Grab hold of these 10 core strengthening exercises to set yourself up for success in this new decade!
The 100s begin lying supine on your back, arms long by the hips, head and chest lifted, and the legs extended out to a forty-five-degree angle. The arms pump rapidly by the sides of the body while the breath is a quick five-pulse inhale followed by a five-pulse exhale and is repeated for 10 sets. Aside from the arms, the entire body stays still. This exercise warms up the abdominals, promotes breath control for the core, and creates a stability challenge.
Shoulder Bridge is an exercise that opens up the hips and strengthens the posterior areas of the core by activating the glutes. It begins supine on your back with arms straight by your side, head down, and the knees bent with the feet hip distance apart. The motion begins by lifting the hips off of the mat and then returning back down to the mat. There are countless variations with hip rolls, hip hinges, and single leg kicks, but they all promote more flexible hips, stronger glutes, and a balance challenge to keep the pelvis parallel and steady. It’s a token exercise found commonly in any core strengthening repertoire.
Single Leg Circle
One leg circle is done lying supine on your back with one leg straight on the mat and the other up into the air to the sky. The motion is a leg circle through the hip socket from the floating leg and the challenge is to do it without moving any part of the spine or opposite base leg. This challenges the core by stabilizing while the leg is mobilizing and also supplies space for the hip joint that tends to get tight and overused. Just like a potted plant that wants to grow, the joints need space to move to increase strength and flexibility.
Rolling like a Ball
Rolling like a Ball is a classical exercise that begins by coming seated with the feet lifted off the ground and the body curled into a ball while balancing on your sit bones. The arms are wrapped around the legs, and the body begins to roll back to the mat and back up to seated. This is all done while not letting the feet touch or losing the curled position of the spine. This exercise weeds out unwarranted tension throughout the back body while challenging the abs to maintain stability.
Criss Cross is done lying on your back, supine. The legs are scissor kicking while the hands are behind the head, the chest is lifted, and the upper body is twisting in opposition of the legs. Rotation is a key element to any healthy spine and conditioning the obliques is paramount to achieving this.
The Rollover is done lying supine, legs start out to the forty-five-degree angle, and arms and hands are firm on the ground by the sides. The legs begin to move over the head ending with the knees a few inches away from the nose and then returns to the forty-five-degree angle in its most basic motion of the exercise. Coordination elements can be classically added to improve mind body connection. Mobility of the spine is essential to achieving a strong core. Allowing more space through the spine promotes more space to improve strength.
Side Bends begins with one hand under the shoulder, the legs positioned in a side seated stance, and the other arm resting on the top knee. The motion begins by pressing the bottom hand into the ground and lifting the hips up and reaching the top arm over the head leaving the entire body in a raised side bend position. Lateral flexion prevents unwarranted strain and builds pliability to everyday motions and trials. Always implementing this motion into any fitness workout is necessary to a well-rounded challenge.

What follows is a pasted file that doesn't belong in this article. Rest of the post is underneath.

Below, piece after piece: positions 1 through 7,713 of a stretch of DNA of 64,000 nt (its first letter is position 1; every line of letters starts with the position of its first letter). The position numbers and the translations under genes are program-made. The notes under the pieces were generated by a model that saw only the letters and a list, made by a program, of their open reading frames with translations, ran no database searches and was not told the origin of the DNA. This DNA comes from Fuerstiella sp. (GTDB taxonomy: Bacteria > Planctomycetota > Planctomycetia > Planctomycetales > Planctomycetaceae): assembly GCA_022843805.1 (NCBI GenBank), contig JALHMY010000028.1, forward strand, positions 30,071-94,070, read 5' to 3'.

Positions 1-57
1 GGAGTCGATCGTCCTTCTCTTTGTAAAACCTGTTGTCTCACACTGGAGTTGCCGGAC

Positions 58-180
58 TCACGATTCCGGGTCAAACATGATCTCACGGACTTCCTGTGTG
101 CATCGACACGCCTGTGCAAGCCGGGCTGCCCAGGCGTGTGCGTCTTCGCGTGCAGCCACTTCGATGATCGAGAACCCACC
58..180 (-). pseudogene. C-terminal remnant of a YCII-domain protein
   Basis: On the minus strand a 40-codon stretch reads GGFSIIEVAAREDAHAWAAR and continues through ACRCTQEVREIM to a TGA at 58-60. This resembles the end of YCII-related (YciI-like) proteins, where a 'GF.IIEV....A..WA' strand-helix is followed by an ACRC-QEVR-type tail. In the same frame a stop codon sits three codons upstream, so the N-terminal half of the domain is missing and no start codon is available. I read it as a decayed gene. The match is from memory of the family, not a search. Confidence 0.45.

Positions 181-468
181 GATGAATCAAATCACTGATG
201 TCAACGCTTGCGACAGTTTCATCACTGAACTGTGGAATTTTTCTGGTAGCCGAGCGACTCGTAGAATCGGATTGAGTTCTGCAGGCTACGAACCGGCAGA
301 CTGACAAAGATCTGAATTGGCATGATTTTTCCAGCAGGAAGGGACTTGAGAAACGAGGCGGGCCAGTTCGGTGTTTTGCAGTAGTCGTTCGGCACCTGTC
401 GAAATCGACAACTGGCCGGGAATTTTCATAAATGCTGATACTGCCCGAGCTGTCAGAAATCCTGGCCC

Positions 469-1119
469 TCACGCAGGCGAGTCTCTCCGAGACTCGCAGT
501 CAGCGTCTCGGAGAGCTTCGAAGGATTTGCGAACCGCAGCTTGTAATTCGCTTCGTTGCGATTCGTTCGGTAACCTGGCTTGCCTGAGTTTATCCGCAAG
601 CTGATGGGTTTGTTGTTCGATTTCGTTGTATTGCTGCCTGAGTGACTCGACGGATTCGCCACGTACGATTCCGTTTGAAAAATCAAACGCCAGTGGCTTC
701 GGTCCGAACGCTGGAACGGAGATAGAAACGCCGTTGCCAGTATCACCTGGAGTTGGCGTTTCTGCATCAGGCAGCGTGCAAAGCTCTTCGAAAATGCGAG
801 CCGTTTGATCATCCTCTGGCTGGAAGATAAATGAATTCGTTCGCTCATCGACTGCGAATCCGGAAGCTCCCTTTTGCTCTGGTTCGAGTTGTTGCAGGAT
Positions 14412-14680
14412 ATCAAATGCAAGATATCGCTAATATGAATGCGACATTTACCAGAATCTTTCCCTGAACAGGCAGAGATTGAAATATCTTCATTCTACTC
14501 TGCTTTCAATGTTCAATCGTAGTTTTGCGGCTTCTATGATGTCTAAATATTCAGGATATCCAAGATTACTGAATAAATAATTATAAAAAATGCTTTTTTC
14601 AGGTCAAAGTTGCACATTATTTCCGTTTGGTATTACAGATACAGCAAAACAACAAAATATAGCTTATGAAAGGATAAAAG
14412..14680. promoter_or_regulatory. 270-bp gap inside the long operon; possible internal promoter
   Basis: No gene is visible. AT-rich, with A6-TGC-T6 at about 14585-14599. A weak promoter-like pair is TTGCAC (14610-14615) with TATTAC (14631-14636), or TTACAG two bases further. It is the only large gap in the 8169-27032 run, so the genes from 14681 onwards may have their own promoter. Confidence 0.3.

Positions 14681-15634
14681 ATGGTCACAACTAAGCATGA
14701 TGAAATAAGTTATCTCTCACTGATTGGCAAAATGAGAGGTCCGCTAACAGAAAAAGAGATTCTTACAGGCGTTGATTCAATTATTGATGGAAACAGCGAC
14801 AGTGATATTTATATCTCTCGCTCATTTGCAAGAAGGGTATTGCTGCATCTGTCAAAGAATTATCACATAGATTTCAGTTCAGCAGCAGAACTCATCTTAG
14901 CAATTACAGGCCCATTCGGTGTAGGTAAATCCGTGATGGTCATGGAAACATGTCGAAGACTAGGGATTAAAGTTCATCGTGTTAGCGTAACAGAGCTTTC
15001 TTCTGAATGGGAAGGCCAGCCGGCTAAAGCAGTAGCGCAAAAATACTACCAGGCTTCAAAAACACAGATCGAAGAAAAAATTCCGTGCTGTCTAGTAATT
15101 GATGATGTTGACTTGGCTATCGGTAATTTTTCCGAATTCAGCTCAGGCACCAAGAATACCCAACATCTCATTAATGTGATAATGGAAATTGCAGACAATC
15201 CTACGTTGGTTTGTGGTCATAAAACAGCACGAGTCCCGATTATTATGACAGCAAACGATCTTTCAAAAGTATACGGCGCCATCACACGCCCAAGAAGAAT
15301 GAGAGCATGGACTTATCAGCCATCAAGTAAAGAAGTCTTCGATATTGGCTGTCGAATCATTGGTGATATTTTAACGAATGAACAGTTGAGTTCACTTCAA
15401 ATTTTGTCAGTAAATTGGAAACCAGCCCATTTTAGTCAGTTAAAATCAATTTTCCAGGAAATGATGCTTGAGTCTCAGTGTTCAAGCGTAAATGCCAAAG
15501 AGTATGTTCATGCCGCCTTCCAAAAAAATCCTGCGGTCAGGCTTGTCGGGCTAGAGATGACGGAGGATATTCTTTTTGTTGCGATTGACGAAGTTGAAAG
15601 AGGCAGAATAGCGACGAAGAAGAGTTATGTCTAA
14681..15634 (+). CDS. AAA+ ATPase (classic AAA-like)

Swimming is an exercise that begins by lying prone on the mat with the arms and legs extended straight out away from each other. The motion begins by lifting the chest off the ground and lifting one arm and opposite leg and switching in a slow or rapid pace. This variation concentrates on stability of the core allowing the legs and arms to move while controlling the work with the strength of the abdominals, glutes, and muscles surrounding the ribs and shoulder blades. This is an absolute must for any Pilates practitioner!
The Swan is an exercise done lying prone on your abs with the arms out to the side like goal posts and hands on the ground by the ears. Legs are extended back as you push into your hands lifting your head and chest into a swan like position. The key takeaway is to ensure that the motion remains in the back of the neck and upper back to protect the lumbar. Doing spinal extension opposes most of our everyday motions and returns balance to the spine. The anterior side of the body gets so tight that it needs room to move more efficiently while strengthening the core muscles in the back.
The Teaser is an advanced exercise where the body begins lying supine with arms straight overhead and legs straight out in opposition. As the legs lift, the arms, head, and spine lift simultaneously resulting in a V-sit position. Then the body slowly controls the motion back to start position. Perfecting this exercise and ensuring that the motion is done with the breath, abs, and glutes versus the low back, quads, and hip flexors is key to mastering Pilates foundations and a strong core.
Make 2020 your year and take on the new decade strong with a strong powerhouse and flexible spine. Taking care of your core allows for improvements in your mind, body, and everyday life!
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